How avant-garde footwear brands are redefining shoe design

Shoe styles usually focus on a simple silhouette and a conservative look, especially in the menswear sector. Little colour and not standing out seems to be the preferred approach, regardless of whether it is a pair of sneakers, brogues or boots. But some avant-garde footwear brands are challenging the norms of shoe design, with their innovative shapes, materials and concepts. Here are some labels to watch in the avant-garde shoe world.

avant-garde footwear
avant-garde footwear

Studio Hagel: Conceptual sneakers with a multifunctional twist

Studio Hagel is an experimental shoe design studio that was founded in 2015 by Mathieu Hagelaars. The Amsterdam-based studio develops and designs collections based on a concept that can be used multifunctionally. For example, one of its signature styles, The Shroud, features a removable fabric cover that can transform the sneaker into different looks.

Studio Hagel has worked for major sportswear and streetwear brands such as Off-White and Puma, as well as luxury brands such as Coach, Moncler, Valentino and Botter. The studio also offers two of its own sneaker styles, which are made with high quality materials and innovative sole technology. The sneakers are produced at Ecco in Portugal, where Hagelaars collaborates with the leather experts and craftsmen.

Hagelaars says: “In everything we do, we don’t settle for the ordinary. We try to challenge the rules of traditional shoemaking and create something new and unexpected.”

Demon Footwear: Post-industrial decadence meets high-tech hiking

Demon Footwear is a brand that was founded in 1963 by Girolamo Deon in Montebelluna, Italy, a region with a long tradition in the production of mountain sports shoes. The brand was revitalised in 2020 with a new vision by grandson Alberto Deon, who wanted to create avant-garde shoes that combine design, architecture and post-industrial decadence.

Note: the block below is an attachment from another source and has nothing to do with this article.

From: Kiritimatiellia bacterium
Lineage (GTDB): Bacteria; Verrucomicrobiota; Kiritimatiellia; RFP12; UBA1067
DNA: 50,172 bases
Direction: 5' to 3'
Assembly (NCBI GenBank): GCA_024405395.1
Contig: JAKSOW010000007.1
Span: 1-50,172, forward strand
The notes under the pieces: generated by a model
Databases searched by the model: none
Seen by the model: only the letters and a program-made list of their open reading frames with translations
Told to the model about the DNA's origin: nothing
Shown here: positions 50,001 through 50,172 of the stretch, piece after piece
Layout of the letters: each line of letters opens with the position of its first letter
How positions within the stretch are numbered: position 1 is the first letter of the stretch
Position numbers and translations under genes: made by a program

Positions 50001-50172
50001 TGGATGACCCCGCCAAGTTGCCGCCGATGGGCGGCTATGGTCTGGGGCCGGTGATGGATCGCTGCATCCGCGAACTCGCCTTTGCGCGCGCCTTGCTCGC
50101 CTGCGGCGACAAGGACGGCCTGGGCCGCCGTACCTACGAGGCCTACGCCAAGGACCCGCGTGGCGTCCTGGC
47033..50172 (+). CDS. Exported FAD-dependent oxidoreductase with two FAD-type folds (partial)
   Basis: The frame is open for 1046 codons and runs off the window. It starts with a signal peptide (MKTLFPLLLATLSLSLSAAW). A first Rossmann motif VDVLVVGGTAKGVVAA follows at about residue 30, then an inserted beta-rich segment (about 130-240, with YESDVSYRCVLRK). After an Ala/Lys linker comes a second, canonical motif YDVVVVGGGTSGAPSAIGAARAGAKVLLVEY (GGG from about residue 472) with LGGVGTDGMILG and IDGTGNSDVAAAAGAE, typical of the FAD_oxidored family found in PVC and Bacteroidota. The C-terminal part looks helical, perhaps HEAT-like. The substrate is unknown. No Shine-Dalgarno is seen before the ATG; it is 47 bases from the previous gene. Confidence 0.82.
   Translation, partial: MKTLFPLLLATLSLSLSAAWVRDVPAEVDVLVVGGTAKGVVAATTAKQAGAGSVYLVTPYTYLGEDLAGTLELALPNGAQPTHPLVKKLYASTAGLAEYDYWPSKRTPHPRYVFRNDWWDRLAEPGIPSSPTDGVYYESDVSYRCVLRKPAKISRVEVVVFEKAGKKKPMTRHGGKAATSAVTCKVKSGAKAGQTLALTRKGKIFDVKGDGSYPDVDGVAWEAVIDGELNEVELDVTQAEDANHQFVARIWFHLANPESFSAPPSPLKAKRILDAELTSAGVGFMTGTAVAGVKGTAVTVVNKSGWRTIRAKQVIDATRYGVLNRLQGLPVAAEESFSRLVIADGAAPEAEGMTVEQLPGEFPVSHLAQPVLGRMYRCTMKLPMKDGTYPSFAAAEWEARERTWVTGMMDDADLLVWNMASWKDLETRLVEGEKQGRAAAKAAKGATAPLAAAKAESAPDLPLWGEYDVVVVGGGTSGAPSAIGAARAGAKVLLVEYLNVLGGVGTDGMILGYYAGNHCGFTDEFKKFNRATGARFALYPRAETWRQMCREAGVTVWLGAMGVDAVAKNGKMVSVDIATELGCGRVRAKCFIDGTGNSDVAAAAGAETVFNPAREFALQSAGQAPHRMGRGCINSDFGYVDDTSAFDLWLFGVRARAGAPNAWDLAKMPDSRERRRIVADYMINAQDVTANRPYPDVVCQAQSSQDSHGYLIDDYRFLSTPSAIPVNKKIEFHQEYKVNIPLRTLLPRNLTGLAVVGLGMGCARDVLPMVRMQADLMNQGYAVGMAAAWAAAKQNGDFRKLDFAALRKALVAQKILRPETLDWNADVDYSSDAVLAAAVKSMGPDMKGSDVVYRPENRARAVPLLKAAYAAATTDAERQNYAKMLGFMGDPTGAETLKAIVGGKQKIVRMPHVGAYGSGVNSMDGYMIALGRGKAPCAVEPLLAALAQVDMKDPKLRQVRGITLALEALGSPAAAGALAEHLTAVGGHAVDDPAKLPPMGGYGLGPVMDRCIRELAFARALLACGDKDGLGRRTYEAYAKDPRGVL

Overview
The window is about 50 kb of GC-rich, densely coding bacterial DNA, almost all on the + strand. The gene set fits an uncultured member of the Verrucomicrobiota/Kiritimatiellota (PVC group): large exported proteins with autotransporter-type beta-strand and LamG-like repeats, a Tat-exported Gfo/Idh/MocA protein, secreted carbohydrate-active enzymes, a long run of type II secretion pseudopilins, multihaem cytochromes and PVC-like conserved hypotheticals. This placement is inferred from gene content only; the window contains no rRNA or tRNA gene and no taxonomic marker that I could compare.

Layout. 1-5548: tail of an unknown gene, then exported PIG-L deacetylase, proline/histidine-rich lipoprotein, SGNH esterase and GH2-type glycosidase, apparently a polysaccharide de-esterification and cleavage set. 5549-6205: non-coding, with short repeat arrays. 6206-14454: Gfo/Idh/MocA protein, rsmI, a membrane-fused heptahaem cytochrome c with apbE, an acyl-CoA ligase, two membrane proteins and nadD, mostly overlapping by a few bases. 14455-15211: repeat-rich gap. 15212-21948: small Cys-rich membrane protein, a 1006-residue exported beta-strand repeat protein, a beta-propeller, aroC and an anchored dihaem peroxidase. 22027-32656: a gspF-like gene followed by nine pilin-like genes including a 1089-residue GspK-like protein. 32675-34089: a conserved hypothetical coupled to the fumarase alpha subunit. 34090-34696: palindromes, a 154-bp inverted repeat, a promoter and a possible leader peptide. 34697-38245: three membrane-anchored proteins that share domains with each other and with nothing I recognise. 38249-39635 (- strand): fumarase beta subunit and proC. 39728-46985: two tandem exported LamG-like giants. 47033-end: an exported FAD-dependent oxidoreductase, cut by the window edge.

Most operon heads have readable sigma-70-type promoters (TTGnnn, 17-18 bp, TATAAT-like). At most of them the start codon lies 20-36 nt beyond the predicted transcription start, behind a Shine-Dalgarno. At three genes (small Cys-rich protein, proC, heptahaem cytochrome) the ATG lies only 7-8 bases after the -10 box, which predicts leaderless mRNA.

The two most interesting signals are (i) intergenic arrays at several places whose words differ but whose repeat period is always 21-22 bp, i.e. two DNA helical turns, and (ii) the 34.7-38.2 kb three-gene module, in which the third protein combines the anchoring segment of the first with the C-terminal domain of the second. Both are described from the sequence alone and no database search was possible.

Demon Footwear uses materials and techniques that are typical for high-tech hiking shoes, such as Vibram soles, Gore-Tex membranes and Cordura fabrics. However, the brand gives them a new twist with angular silhouettes, dark colours and rough surfaces. The shoes are mostly handmade in Montebelluna, where only a few specialists have the knowledge and skills to carry out the complex steps.

Deon says: “I took over the brand founded by my grandfather in 1963 to create completely innovative shoes, a mix of design, architecture and post-industrial decadence while evoking the ancestors: a kind of ‘post-internet archaeology’ built in a pre-existing archive of materials and craft techniques, recovering archetypes and essential forms and reshaping them according to a new terminology dictated by new technologies, through the most extreme experiments that liberate the Italian aesthetic from the nostalgic image: Made in Italy can be ultra-contemporary – has to be.”

Rombaut: Vegan-oriented shoes with plant-based materials

Rombaut is a vegan-oriented shoe and accessories brand that was founded in 2013 by Belgian designer Mats Rombaut. The brand uses plant-based materials, recycled fibres and faux leather – including apples, pineapples, mushrooms and tree bark – to create shoes that are eco-friendly and cruelty-free. The brand also aims to raise awareness about the environmental and social impact of the fashion industry.

Rombaut’s shoes have a distinctive aesthetic that blends futuristic and organic elements. The shoes have unconventional shapes, such as cowboy boot-sneaker hybrids, chunky combat runners and Bernie Sanders low-tops. The shoes are often colourful and playful, with slogans, logos and graphics that convey the brand’s message and identity.

Rombaut says: “I want to show that it is possible to make shoes in a different way, without harming animals or the planet. I also want to challenge the perception of vegan shoes as boring or uncool. My shoes are fun, creative and expressive.”

Virón: Sustainable shoes with a streetwear edge

Virón is a sustainable shoe brand that was launched in 2020 by French designer Florian Dovillez. The brand is inspired by the street culture and music scene of the 1990s and 2000s, as well as the current environmental and social issues. The brand’s name is a combination of “virus” and “irony”, reflecting the brand’s attitude and vision.

Virón’s shoes are made with upcycled and organic materials, such as deadstock leather, hemp, cotton and cork. The shoes are also designed to be durable and repairable, with modular components and replaceable parts. The shoes have a streetwear edge, with chunky soles, bold colours and retro influences.

Dovillez says: “I wanted to create a brand that is relevant for today’s generation, that speaks their language and shares their values. I also wanted to make shoes that are not only sustainable, but also desirable and cool.”

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